WALKING THE LLANO
A TEXAS MEMOIR OF PLACE
Genre: Eco-Memoir / Nature
Publisher: University of Oklahoma Press
Date of Publication: February 15, 2016
Number of Pages: 216
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When American explorers arrived in the Texas Panhandle, they dubbed the region the “Great American Desert.” Its rough terrain appeared flat, dry, uninhabitable. Later, cell phone towers, oil rigs, and wind turbines added to this stereotype. Yet in this lyrical ecomemoir, Shelley Armitage charts a unique rediscovery of an unknown land, a journey at once deeply personal and far-reaching in its exploration of the connections between memory, spirit, and place.
Armitage begins her walk by following the Middle Alamosa Creek thirty meandering miles from her family farm to the Canadian River. Growing up in the small llano town of Vega, Texas, she finds the act of walking inseparable from the act of listening and writing. “What does the land say to us?” she asks as she witnesses human alterations to the landscape—perhaps most catastrophic the drainage of the land’s most precious water source, the Ogallala Aquifer.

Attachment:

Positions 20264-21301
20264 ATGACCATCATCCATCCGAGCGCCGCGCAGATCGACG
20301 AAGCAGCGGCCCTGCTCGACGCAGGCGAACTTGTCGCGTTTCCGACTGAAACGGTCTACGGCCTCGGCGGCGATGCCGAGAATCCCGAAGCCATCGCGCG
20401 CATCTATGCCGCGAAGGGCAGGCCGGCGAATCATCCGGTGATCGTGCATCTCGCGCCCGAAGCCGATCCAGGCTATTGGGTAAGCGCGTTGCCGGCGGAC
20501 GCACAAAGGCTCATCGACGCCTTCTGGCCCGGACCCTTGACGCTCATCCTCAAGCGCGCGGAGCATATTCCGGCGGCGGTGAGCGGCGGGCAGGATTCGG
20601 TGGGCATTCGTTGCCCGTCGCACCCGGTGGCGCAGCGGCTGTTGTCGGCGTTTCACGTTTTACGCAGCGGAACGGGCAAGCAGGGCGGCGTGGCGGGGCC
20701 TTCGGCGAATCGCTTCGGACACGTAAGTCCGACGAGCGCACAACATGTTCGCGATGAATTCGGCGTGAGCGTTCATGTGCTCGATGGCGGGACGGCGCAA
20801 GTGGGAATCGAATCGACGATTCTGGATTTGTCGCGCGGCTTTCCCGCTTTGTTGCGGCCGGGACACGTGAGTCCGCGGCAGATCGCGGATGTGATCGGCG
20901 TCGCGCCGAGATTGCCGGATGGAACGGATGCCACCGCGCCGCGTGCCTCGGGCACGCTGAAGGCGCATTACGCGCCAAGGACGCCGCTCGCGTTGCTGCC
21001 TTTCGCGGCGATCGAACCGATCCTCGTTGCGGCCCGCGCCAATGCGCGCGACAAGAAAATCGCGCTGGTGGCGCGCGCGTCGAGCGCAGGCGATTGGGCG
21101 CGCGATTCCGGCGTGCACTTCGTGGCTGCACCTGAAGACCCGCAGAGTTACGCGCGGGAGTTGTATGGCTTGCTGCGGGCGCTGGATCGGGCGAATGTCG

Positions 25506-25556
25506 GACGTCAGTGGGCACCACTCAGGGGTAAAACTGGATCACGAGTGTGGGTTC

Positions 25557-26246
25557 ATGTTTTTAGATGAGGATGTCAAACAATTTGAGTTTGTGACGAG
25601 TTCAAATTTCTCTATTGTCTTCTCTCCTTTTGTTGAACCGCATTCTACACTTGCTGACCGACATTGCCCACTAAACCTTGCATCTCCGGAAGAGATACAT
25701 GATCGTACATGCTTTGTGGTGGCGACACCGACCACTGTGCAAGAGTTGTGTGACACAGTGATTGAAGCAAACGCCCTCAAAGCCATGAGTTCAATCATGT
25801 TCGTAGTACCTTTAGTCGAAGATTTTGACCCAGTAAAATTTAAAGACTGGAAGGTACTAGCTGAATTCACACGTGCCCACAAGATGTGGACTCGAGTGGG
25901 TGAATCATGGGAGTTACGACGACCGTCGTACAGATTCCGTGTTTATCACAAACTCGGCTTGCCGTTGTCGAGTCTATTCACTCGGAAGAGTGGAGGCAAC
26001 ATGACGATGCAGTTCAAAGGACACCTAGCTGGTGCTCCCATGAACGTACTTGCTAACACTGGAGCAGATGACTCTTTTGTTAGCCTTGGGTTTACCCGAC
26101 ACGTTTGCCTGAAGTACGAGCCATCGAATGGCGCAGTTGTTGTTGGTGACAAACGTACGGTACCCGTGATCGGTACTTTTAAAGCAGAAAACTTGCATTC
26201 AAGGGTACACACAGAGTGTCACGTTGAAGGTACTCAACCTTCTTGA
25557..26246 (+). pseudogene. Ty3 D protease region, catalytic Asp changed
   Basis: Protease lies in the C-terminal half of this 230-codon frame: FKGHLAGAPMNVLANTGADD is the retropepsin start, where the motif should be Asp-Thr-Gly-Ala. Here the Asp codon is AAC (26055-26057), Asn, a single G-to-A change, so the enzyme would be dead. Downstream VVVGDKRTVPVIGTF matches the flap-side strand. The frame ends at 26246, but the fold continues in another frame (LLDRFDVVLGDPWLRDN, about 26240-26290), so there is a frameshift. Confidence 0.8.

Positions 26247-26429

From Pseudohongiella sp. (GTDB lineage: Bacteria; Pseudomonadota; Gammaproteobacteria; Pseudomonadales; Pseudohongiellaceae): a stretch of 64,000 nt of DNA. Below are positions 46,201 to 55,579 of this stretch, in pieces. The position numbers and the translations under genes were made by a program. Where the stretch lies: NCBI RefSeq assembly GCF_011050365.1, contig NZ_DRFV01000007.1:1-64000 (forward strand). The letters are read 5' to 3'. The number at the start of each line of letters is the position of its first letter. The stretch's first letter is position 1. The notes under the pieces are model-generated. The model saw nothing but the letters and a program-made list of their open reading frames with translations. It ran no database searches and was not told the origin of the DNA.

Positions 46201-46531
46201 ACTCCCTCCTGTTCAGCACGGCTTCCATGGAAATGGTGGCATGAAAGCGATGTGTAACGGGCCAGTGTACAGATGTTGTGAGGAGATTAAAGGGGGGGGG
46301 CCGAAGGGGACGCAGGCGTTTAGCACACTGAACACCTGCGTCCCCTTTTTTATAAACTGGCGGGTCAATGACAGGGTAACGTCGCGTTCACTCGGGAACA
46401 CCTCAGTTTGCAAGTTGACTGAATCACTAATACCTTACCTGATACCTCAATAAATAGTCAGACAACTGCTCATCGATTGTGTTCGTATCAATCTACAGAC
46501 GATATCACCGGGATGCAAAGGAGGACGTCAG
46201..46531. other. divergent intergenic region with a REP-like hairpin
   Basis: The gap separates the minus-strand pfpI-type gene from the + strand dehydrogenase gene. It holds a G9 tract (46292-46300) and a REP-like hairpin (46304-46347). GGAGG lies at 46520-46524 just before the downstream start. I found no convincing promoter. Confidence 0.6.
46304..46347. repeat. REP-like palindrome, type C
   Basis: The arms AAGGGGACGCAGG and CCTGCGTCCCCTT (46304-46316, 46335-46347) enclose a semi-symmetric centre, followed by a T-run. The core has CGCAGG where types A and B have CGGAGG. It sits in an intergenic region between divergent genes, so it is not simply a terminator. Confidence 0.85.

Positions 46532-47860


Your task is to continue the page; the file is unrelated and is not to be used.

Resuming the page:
But the llano’s wonders persist: colorful mesas and canyons, vast flora and fauna, diverse wildlife. While meditating on the region’s history, Armitage recovers the voices of ancient, Native, and Hispano peoples as interwoven with her own: her father’s legacy, her mother’s decline, a brother’s love. The llano holds not only the beauty of ecological surprises but a renewed kinship in a world ever-changing.
Reminiscent of the work of memoirists Terry Tempest Williams and John McPhee, Walking the Llano is a soaring testimony to the power of landscape to draw us into greater understanding of ourselves and deeper connection with the places we inhabit.
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PRAISE FOR WALKING THE LLANO
“Both an intensely lyrical and intimate scrapbook of familial history and a uniquely sublime travelogue of the American Southwestern landscape” A Starred review from Kirkus
“. . .an enticing mix of memoir, nature study and the hunting of ghosts. [ Walking The Llano] is a testament to the value of slowing down and watching where you are going.” Ollie Reed, The Albuquerque Journal